Flatweed is a term used to describe a collective of weeds that are invasive in a domestic lawn. Although a flatweed is typically just that, a “Flat Weed” such as Hawkbit. I often refer to other weeds such as clover in a similar way.
The traditional method of eradicating these types of weeds from a lawn is with the use of a selective herbicide, which will attack the weed without affecting the lawn grass, itself. For the organic gardener, these synthetic herbicides will want to be avoided.
There are surprisingly many non-traditional and chemical free ways to remove flatweed from a lawn including alternative chemical based options and manual removal.
Some tools have been specifically developed for removing flatweed from a lawn with very little effort. A relatively new commercially available tool I equipped with a long handle to enable easy removal of flatweed while standing in an upright position. From memory I believe this tool was invented in Australia and is marketed as the “Grandpa Weeder”.
Small areas can also be handled with a hoe or mattock. It’s always important to remove all the taproot from the weed to prevent possible regrowth.
Larger areas or neglected lawns can be removed by solarisation using black plastic to heat the area of the soil for several weeks prior to resowing the area with new lawn. Slashing with a brush utter or close cutting with a lawn mower is a good idea before adding the plastic. It is also advisable not to slash or mow when seed heads are present. When the plants are in flower or before flowering is an ideal time.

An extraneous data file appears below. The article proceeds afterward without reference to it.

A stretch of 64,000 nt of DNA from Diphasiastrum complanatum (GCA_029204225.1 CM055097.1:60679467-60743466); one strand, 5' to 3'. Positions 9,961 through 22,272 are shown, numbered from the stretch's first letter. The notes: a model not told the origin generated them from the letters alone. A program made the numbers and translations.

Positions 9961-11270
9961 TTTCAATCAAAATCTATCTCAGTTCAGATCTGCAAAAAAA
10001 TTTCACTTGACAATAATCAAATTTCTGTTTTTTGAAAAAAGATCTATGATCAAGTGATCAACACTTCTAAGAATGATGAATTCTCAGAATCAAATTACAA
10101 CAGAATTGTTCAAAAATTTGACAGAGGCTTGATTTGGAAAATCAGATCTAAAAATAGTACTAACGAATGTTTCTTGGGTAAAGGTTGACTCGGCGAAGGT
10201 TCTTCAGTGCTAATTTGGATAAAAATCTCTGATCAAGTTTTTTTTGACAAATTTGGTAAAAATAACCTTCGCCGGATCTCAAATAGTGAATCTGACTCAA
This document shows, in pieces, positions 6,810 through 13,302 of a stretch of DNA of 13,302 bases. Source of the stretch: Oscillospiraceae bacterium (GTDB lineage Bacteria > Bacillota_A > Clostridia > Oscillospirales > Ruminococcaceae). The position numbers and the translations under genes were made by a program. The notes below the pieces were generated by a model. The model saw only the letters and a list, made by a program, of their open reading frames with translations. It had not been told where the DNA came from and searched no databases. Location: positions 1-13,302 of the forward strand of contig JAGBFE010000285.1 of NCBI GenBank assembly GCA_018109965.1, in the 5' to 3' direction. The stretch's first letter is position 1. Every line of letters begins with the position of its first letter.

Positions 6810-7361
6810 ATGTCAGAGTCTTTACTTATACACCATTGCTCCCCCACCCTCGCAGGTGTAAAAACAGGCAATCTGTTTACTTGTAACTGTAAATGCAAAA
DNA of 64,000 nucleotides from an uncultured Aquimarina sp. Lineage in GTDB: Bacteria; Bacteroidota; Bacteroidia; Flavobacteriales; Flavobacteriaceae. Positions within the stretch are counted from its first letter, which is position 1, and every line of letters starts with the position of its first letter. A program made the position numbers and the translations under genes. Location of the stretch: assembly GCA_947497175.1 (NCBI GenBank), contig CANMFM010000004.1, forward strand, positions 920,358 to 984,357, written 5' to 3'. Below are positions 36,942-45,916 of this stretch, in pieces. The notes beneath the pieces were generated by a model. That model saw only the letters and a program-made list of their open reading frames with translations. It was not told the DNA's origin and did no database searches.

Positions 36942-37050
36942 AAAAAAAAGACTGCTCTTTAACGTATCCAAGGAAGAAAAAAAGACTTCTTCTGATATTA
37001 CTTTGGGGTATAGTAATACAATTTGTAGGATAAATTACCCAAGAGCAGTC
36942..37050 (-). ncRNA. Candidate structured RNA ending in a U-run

Organic Farmers have used goats or pigs for removing weed infestations for years. Goats will eat almost anything and pigs will root up the ground to get to the roots. This is obviously not appropriate in a domestic setting but when clearing a large area for a new lawn or house lot it is worth borrowing a goat from a farmer to help with the clean up.
Common Salt (table salt) has been used in the past as a “spot remover” of flatweed. Many people dislike using salt but I use it for spot weeding and in the cracks of footpaths. I prefer it to the use of synthetic herbicides in that I only apply a teaspoon to the top of a flatweed after first cutting a cross in the top of the plant to speed up the process. Small but repeated applications in cracks in footpaths will lead to potentially weed free paths.
Regular applications of high Nitrogen Fertilizer such as chicken manure can also assist in maintaining a thick healthy lawn, which can help prevent possible regrowth of flatweed.[ad_2]
Source by Eric J Smith